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able answer appears army attack Attorney authority Bank believe Bill brought called cause charge command Commons consequence consider continued Council course Court defendant Dollars duty effect enemy England English fact feel force France French give given Government ground hands hear Highness honour hope House important interest issue judge Jury justice King land less letter libel liberty look Lord Majesty Majesty's March matter means measure ment mind ministers nature necessary never object observed occasion officers opinion Orders in Council Parliament party passed persons present Prince produce published punishment question reader reason received reform respect Royal sent shillings ships speech suppose sure taken thing thought tion troops true United whole wish wounded writer
Side 39 - Ye friends to truth, ye statesmen who survey The rich man's joys increase, the poor's decay, 'Tis yours to judge, how wide the limits stand Between a splendid and a happy land.
Side 51 - Such, indeed, is the experience of economy, as well as of policy, in these substitutes for supplies heretofore obtained by foreign commerce, that in a national view the change is justly regarded as of itself more than a recompense for those privations and losses resulting from foreign injustice which furnished the general impulse required for its accomplishment.
Side 635 - France and their dependencies, and for other purposes," it is provided "that in case either Great Britain or France shall before the 3d day of March next so revoke or modify her edicts as that they shall cease to violate the neutral commerce of the United States...
Side 175 - Considering, moreover, that under these peculiar and imperative circumstances a forbearance on the part of the United States to occupy the territory in question, and thereby guard against the confusions and contingencies which threaten it, might be construed into a dereliction of their title or an insensibility to the importance of the stake; considering that in the hands of the United States it will not cease to be a subject of fair and friendly negotiation and adjustment...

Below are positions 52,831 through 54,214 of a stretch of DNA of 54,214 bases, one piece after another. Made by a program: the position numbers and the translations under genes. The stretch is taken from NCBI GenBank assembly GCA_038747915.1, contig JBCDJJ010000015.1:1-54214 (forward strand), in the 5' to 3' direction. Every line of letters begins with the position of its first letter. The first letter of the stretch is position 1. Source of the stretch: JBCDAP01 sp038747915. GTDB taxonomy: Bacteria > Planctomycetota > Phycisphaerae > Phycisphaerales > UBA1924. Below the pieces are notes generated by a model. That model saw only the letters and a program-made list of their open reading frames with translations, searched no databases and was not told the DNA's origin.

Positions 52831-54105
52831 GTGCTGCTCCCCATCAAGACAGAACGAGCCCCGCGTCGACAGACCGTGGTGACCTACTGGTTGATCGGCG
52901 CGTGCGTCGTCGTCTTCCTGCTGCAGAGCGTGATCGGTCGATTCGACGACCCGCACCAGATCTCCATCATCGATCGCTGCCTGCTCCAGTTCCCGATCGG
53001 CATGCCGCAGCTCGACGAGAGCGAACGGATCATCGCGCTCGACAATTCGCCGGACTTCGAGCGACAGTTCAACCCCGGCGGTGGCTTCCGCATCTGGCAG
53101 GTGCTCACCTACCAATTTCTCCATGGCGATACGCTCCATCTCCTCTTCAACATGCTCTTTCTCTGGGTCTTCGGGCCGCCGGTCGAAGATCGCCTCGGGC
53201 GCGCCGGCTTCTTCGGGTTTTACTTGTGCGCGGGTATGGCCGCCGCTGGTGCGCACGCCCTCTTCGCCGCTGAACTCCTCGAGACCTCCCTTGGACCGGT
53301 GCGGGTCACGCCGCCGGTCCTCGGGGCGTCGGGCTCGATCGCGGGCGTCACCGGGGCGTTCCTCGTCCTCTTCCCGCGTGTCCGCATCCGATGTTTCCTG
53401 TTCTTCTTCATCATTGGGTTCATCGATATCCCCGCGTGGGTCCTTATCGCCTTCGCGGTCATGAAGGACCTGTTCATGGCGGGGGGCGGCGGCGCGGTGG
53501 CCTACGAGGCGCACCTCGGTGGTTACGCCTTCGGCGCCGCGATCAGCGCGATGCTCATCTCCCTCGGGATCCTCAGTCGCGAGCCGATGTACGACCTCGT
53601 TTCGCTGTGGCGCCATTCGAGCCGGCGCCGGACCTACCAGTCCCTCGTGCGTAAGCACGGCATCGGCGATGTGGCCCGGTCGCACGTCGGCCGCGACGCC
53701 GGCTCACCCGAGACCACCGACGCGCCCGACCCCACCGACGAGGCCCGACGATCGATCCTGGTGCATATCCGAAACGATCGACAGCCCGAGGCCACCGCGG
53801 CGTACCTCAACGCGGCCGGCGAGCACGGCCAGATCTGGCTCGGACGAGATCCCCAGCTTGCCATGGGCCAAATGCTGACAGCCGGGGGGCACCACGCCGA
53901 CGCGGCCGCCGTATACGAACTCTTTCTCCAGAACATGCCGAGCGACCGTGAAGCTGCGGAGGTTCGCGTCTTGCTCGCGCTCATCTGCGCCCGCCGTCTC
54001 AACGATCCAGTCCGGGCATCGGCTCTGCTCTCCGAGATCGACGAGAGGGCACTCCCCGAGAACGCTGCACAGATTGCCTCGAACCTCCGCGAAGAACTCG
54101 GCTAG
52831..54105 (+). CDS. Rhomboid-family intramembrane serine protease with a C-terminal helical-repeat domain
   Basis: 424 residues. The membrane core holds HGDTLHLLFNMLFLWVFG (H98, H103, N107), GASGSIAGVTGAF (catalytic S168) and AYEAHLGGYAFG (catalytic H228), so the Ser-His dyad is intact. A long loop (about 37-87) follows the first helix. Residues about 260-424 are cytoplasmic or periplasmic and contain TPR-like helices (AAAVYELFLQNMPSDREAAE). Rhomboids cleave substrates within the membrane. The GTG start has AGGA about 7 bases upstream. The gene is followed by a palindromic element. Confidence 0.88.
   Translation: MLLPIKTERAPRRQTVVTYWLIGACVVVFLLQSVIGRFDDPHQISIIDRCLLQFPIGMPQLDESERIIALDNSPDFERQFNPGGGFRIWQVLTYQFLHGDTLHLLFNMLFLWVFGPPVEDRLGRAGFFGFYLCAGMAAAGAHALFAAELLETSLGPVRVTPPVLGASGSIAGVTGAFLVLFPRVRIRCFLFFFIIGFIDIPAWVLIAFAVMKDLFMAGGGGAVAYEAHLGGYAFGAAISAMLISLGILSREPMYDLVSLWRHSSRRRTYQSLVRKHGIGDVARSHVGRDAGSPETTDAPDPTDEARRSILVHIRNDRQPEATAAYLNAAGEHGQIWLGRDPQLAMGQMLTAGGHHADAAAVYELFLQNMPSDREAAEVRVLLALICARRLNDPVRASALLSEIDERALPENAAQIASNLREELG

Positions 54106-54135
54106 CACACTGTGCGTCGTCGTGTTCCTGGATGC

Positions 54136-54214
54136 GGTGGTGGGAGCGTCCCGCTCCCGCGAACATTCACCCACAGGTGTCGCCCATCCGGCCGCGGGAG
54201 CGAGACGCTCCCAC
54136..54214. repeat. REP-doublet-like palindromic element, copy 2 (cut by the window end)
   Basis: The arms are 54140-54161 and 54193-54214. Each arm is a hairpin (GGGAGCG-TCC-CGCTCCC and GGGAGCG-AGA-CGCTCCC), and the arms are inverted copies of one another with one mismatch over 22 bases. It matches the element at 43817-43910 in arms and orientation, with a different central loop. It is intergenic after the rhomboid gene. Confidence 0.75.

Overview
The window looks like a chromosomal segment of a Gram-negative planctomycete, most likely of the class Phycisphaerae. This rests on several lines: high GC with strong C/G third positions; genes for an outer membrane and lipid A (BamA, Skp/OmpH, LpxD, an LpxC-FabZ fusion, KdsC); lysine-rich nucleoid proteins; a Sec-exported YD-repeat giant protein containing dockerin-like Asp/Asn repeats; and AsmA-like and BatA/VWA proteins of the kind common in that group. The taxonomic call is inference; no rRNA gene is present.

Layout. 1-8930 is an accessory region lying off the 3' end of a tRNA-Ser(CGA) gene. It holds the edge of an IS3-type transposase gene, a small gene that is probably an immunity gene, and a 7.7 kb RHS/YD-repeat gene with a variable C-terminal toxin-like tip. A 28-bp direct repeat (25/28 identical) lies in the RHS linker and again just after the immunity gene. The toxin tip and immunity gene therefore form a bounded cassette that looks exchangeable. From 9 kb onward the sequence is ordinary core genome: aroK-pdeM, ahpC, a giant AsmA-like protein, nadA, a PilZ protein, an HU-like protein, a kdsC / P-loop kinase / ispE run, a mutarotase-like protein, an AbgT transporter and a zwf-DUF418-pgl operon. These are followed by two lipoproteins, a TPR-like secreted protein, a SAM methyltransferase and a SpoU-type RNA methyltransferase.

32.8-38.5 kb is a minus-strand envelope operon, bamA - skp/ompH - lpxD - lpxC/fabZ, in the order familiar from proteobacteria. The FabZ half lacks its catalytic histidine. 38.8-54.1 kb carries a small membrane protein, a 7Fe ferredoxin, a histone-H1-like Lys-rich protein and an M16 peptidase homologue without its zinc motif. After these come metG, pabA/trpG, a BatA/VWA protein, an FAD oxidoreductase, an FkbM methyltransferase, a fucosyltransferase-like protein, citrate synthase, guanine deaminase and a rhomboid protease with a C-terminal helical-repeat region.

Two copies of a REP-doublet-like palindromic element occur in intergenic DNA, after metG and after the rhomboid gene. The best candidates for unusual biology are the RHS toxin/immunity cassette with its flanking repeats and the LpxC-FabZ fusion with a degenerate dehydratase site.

Side 409 - XXIX. And whereas an act passed in the 39th and 40th years of the reign of his present majesty, intituled, " An act concerning the Disposition of certain real and personal Property of his Majesty, his Heirs and Successors, and also the real and personal Property of her Majesty, and of the Queen Consort for the Time being...
Side 47 - France, and their dependencies, having invited in a new form a termination of their edicts against our neutral commerce, copies of the act were immediately forwarded to our ministers at London and Paris, with a view that its object might be within the early attention of the French and British governments. By the communication received through our minister at Paris, it appeared that a knowledge of the act by the French government was followed by a declaration that the Berlin and Milan decrees were...
Side 431 - Highness's letter of last night, which reached him this morning. Mr Perceval feels it his duty to express his humble thanks to your Royal Highness, for the frankness with which your Royal Highness has condescended explicitly to communicate the motives which have induced your Royal Highness to honour his colleagues and him with your commands for the continuance of their services in the stations intrusted to them by the king.
Side 837 - Could I from the building's top Hear the rattling thunder drop, While the devil upon the roof (If the devil be...
Side 375 - Appeals," and of another act passed in the 43d year of his present majesty, intituled, " An Act for the Encouragement of Seamen, and for the better and more effectual Manning his Majesty's Navy...
Side 431 - Having thus performed an act of indispensable duty, from a just sense of what is due to his own consistency and honour, the Prince has only to add, that, among the many blessings to be derived from his Majesty's restoration to health, and to the personal exercise of his Royal functions, it will not, in the Prince's estimation, be the least, that that most fortunate event will at once rescue him from a situation of unexampled embarrassment, and put an end to a state of affairs, ill calculated, he...